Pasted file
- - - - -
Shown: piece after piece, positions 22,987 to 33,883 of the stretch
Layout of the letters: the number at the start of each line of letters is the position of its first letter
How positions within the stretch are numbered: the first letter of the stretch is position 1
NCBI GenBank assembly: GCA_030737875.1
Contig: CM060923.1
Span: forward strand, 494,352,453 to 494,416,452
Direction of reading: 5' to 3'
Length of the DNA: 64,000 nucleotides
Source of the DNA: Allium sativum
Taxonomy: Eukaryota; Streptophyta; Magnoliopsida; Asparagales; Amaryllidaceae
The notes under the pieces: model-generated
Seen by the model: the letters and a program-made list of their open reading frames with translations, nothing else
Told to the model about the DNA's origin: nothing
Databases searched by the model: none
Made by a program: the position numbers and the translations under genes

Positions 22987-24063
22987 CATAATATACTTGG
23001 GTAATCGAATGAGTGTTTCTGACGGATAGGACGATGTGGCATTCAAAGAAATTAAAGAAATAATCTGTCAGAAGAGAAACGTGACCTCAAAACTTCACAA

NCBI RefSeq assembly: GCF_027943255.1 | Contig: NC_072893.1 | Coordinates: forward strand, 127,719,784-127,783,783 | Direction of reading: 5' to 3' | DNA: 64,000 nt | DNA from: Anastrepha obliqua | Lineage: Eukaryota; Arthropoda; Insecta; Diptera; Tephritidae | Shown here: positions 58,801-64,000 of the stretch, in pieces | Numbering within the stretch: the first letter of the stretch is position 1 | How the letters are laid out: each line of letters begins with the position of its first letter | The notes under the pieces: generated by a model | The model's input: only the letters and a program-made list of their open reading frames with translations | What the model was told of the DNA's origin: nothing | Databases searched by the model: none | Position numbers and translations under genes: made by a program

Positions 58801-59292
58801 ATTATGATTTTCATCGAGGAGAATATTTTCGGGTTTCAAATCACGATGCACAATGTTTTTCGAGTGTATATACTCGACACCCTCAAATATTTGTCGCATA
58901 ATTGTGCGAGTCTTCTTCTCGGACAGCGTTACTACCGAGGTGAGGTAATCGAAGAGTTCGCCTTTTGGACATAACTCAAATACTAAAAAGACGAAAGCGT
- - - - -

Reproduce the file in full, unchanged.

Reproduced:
Shown: piece after piece, positions 22,987 to 33,883 of the stretch
Layout of the letters: the number at the start of each line of letters is the position of its first letter
How positions within the stretch are numbered: the first letter of the stretch is position 1
NCBI GenBank assembly: GCA_030737875.1
Contig: CM060923.1
Span: forward strand, 494,352,453 to 494,416,452
Direction of reading: 5' to 3'
Length of the DNA: 64,000 nucleotides
Source of the DNA: Allium sativum
Taxonomy: Eukaryota; Streptophyta; Magnoliopsida; Asparagales; Amaryllidaceae
The notes under the pieces: model-generated
Seen by the model: the letters and a program-made list of their open reading frames with translations, nothing else
Told to the model about the DNA's origin: nothing
Databases searched by the model: none
Made by a program: the position numbers and the translations under genes

Positions 22987-24063
22987 CATAATATACTTGG
23001 GTAATCGAATGAGTGTTTCTGACGGATAGGACGATGTGGCATTCAAAGAAATTAAAGAAATAATCTGTCAGAAGAGAAACGTGACCTCAAAACTTCACAA

NCBI RefSeq assembly: GCF_027943255.1 | Contig: NC_072893.1 | Coordinates: forward strand, 127,719,784-127,783,783 | Direction of reading: 5' to 3' | DNA: 64,000 nt | DNA from: Anastrepha obliqua | Lineage: Eukaryota; Arthropoda; Insecta; Diptera; Tephritidae | Shown here: positions 58,801-64,000 of the stretch, in pieces | Numbering within the stretch: the first letter of the stretch is position 1 | How the letters are laid out: each line of letters begins with the position of its first letter | The notes under the pieces: generated by a model | The model's input: only the letters and a program-made list of their open reading frames with translations | What the model was told of the DNA's origin: nothing | Databases searched by the model: none | Position numbers and translations under genes: made by a program

Positions 58801-59292
58801 ATTATGATTTTCATCGAGGAGAATATTTTCGGGTTTCAAATCACGATGCACAATGTTTTTCGAGTGTATATACTCGACACCCTCAAATATTTGTCGCATA
58901 ATTGTGCGAGTCTTCTTCTCGGACAGCGTTACTACCGAGGTGAGGTAATCGAAGAGTTCGCCTTTTGGACATAACTCAAATACTAAAAAGACGAAAGCGT